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What if we could stop the medical conditions that affect millions of Americans each year from happening in the first place?
Much of what you see published in the media regarding health care is the treatment of medical conditions. The majority of the focus of new and cutting-edge research is to come up with new ways to combat conditions.
Vaccines: There is No Greater, Single Cost-Effective Measure
According to an article published by the World Health Organization (WHO), there is no greater single cost-effective measure that can be taken to improve modern healthcare than immunizations.1
On an annual basis, immunizations prevent 2 to 3 million deaths per year.1 Furthermore, it has been estimated that if the global vaccine initiative were to have greater support, the number of prevented deaths could rise another 1.5 million.1 The WHO also states that vaccines in their own right help lessen antibiotic resistance. This comes from minimizing the cases of bacterial caused disease outbreaks as well as the overuse and misuse of antibiotics that lead to potential resistance. A prime example of a bacterial born disease where this holds true is pneumonia.
In the United States, each year, one million people will seek medical attention due to pneumonia.2 Of those who seek treatment, more than 400,000 will be hospitalized and more than 50,000 people will die.
Given the overwhelming effects of such a condition, we should consider any opportunity to help minimize the chance of a devastating condition.2 Here is where vaccines show their potential. The original pneumonia vaccine, Pneumovax23, was 57 percent to 84 percent effective in preventing invasive pneumonia depending on preexisting conditions.3 This attributes to the potential to save many lives for years to come.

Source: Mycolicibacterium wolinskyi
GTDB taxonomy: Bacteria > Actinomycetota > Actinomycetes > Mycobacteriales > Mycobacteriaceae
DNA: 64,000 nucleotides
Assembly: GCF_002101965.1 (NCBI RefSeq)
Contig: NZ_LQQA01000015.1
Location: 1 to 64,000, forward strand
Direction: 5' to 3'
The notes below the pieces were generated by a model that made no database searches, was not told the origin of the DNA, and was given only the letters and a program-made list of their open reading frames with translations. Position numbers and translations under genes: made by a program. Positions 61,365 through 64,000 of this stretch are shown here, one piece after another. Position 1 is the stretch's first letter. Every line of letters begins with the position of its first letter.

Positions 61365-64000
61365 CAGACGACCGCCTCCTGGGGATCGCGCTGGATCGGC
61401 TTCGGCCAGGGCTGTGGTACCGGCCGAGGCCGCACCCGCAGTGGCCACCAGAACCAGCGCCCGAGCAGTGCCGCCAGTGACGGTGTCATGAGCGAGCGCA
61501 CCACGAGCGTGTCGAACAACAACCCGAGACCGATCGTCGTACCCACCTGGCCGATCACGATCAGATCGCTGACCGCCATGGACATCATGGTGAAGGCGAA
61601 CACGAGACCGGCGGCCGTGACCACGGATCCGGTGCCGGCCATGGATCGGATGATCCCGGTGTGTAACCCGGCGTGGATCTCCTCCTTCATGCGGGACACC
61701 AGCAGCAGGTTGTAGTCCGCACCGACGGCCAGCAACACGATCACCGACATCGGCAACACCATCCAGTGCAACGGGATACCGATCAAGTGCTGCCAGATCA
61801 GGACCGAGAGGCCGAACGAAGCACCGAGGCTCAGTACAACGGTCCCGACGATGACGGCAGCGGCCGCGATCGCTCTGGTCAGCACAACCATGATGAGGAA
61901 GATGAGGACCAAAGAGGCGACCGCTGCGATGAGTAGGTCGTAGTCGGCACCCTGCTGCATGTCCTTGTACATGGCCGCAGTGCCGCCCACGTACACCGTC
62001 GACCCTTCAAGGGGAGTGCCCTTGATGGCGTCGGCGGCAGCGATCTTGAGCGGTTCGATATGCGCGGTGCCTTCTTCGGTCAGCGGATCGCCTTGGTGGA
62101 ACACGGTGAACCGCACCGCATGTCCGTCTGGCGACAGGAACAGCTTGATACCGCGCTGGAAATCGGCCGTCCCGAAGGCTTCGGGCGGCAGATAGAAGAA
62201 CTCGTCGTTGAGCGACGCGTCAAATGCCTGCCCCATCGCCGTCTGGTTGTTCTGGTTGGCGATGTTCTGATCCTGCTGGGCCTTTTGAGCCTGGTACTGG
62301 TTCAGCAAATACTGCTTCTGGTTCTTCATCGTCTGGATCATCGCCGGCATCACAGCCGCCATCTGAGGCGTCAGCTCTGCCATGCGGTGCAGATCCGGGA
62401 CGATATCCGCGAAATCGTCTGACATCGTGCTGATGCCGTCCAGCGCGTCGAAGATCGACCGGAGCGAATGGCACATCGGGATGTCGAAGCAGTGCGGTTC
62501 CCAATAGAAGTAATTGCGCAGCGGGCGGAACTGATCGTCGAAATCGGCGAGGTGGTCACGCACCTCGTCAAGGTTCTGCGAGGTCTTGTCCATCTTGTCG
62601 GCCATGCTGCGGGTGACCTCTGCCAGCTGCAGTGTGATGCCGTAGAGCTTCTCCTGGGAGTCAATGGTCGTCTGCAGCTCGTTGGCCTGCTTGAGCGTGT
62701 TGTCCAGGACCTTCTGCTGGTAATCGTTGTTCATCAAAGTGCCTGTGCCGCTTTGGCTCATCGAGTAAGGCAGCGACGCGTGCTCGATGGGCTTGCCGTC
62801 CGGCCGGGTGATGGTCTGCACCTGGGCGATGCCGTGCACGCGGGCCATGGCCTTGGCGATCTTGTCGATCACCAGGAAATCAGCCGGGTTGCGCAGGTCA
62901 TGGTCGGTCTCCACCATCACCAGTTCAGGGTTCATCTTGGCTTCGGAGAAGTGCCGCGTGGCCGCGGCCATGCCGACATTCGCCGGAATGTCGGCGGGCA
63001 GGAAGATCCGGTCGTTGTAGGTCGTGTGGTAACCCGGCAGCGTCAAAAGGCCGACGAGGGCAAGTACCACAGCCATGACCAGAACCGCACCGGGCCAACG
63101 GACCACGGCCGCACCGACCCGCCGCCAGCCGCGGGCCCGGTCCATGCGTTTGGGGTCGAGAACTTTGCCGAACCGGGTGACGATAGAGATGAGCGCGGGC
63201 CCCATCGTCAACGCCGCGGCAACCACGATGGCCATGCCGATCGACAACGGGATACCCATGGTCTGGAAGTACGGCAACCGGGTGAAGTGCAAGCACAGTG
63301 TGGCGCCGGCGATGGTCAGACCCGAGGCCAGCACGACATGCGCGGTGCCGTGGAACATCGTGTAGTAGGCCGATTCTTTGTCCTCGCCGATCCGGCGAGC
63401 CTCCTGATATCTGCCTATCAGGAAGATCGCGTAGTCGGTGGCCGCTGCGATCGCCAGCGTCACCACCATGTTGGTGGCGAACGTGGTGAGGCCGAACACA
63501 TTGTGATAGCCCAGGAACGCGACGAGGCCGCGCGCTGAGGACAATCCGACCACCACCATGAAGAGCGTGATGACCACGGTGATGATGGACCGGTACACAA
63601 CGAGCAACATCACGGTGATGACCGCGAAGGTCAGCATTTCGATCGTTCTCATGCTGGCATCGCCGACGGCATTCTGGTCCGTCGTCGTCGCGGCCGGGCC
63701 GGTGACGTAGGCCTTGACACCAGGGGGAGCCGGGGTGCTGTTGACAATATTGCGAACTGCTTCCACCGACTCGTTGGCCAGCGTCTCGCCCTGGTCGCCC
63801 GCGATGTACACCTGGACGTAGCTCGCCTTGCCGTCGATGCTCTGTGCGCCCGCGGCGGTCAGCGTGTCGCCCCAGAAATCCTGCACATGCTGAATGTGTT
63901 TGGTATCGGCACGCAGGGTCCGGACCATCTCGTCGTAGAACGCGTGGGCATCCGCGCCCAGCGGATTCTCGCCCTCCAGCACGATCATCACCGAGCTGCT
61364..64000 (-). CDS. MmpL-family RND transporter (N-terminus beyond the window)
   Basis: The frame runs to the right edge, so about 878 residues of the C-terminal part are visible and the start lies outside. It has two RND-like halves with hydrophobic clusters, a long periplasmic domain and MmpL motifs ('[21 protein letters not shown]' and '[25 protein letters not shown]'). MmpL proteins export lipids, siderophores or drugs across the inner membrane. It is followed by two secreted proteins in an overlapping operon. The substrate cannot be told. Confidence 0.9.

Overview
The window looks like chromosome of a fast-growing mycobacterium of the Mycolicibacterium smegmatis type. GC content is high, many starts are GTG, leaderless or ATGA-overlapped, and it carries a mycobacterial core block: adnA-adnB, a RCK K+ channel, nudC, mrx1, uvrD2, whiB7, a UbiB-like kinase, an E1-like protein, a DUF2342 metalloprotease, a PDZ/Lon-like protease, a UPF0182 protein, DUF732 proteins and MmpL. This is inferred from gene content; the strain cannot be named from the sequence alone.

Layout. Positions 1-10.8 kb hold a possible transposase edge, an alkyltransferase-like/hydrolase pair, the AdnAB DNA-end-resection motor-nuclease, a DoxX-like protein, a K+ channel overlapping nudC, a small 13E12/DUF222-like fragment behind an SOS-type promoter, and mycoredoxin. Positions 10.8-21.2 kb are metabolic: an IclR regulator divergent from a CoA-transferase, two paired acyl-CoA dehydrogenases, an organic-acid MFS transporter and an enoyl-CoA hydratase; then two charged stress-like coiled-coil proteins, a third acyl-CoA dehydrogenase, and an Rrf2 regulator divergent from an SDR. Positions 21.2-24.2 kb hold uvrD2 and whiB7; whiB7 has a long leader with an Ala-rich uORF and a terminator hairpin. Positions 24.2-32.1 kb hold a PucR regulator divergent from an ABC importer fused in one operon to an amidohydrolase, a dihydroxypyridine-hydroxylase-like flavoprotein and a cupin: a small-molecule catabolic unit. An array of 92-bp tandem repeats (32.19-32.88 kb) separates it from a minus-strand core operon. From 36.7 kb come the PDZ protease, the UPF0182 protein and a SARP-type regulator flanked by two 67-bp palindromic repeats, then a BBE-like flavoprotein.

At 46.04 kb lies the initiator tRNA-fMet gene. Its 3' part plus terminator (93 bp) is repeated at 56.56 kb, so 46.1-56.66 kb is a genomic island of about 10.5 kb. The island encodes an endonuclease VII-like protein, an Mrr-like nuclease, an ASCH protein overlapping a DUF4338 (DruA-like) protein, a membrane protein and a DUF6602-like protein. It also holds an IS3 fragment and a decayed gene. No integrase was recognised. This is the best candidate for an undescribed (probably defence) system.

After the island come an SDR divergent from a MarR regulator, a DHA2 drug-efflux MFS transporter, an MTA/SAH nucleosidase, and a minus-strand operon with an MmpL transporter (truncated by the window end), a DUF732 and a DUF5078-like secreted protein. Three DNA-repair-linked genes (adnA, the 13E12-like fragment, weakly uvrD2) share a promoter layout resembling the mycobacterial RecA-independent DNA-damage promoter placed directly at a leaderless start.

Vaccines are not limited to being useful with diseases that are bacterial in nature.
Some of the other well-known conditions for which vaccines play a large role in prevention are the flu and shingles.
These conditions are viral illnesses that can wreak havoc on a wide range of ages and can have devastating and lasting consequences. Approximately 1 out of every 3 people in the United States at some point in their life will develop shingles.4 But what most people don’t realize is that even if you have already had shingles, you can get it for a second, or even a third time. The condition itself can be extremely painful during the viral outbreaks but beyond that, severe nerve pain known as postherpectic neuralgia can last for months to years after the onset of shingles.
It is because of complications like this that Shingrix, the vaccine to help prevent or lessen the severity of shingles, makes its case. In the latest trials, Shingrix has shown to be 97 percent effective in preventing shingles among adults 50 to 69 years of age and 91 percent effective in adults 70 years of age and older.5
Vaccines have proven to be an asset to modern medicine. For more information on vaccines that could help protect you and your loved ones, contact your primary care provider or your pharmacist. Both will be able to help you see what vaccines you would benefit from.
110 facts on immunization. (2018, April 17). Retrieved from https://www.who.int/features/factfiles/immunization/en/
2Pneumonia Can Be Prevented-Vaccines Can Help | CDC. (2018, October 18). Retrieved from https://www.cdc.gov/pneumonia/prevention.html
3Butler, J.C.; Breiman, R.F.; Campbell, J.F.; Lipman, H.B.; Broome, C.V.; Facklam, R.R.: Pneumococcal polysaccharide vaccine efficacy. An evaluation of current recommendations, JAMA. 270: 1826-31, 1993.
4Shingles | Surveillance, Trends, Deaths | Herpes Zoster | CDC. (n.d.). Retrieved from https://www.cdc.gov/shingles/surveillance.html
5Vaccines and Preventable Diseases. (2019, February 06). Retrieved from https://www.cdc.gov/vaccines/vpd/shingles/public/shingrix/index.html
Article by Doug Franzoni PharmD, BCGP, Ambulatory Care Pharmacist, University of Vermont Medical Center.